One aspect of self-care that is often overlooked is mental self-care. We think thousands of thoughts every day; these thoughts have a big impact on our feelings. Our feelings then influence our behaviors and choices, which ultimately makes up how we live our lives!

Many people were not taught that not all thoughts should be taken seriously. Some thoughts come into our brains seemingly at random and should be treated as such. After all, thoughts are just thoughts; they are not facts. Yet, many of us live as if our thoughts are facts. Especially in grief, this can lead to a lower quality of life. Many grieving individuals get caught up in the “if onlys” or the “should haves” about the person they are missing. They dwell on thoughts such as, “If only I had taken my husband to the hospital sooner, he may not have passed away,” or “I should have told my sister that I loved her more often.” Whether or not these thoughts have some truth to them, dwelling on these thoughts can lead to guilt, anxiety, and regret, which can make the grieving person even more miserable.

We do not need to compound the real misery that comes with grief by dwelling on certain thoughts. We can acknowledge a thought and then choose to move on with our day. One tip to start doing this is to ask yourself if a thought is “helpful” or “unhelpful.” Consider the earlier thought of: “I should have told my sister that I loved her more often.” While it’s possible that an individual could potentially learn from this experience and start saying “I love you” more often to others (which could be positive thing), overall it is unhelpful for someone to ruminate on and spend hours regretting past actions. So when someone notices this thought coming into their head, they should try to think: “Yep, maybe. But I’m going to choose to focus on (insert task that they are working on).” The more often that we bring our brains back to the present moment, generally the more clear-thinking we will be.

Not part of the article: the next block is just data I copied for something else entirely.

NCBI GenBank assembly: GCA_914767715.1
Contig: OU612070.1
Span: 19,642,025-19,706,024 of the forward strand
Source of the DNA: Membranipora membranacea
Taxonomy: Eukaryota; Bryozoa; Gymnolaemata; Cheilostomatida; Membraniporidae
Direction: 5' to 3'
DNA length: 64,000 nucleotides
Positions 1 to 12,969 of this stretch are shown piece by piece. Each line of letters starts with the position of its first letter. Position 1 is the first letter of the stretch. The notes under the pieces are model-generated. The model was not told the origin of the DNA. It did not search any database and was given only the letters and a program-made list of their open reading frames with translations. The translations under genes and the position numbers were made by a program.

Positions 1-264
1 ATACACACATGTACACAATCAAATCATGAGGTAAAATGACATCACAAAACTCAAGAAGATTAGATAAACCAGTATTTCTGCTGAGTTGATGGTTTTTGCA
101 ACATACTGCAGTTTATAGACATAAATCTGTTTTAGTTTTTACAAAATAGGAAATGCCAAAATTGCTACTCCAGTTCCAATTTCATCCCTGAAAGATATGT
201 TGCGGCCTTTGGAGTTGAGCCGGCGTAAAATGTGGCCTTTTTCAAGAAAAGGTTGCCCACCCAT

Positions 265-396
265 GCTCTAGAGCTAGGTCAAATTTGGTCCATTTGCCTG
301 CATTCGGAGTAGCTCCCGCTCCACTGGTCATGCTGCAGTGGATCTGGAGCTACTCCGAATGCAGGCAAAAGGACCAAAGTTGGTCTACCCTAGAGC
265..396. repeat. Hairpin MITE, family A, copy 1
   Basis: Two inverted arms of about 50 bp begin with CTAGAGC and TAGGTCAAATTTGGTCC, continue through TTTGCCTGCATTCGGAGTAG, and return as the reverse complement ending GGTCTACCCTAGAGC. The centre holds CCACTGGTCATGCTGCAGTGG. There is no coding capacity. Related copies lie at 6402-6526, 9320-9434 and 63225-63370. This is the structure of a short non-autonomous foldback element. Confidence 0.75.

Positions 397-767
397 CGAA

Our brains like to think of mistakes we made in the past and worry about what could happen in the future, but the reality is that life only happens in the present. The more that we can take it one moment at time and ground ourselves in the present moment, the more that we can avoid needlessly regretting the past and worrying about the future. And that is a helpful way to live!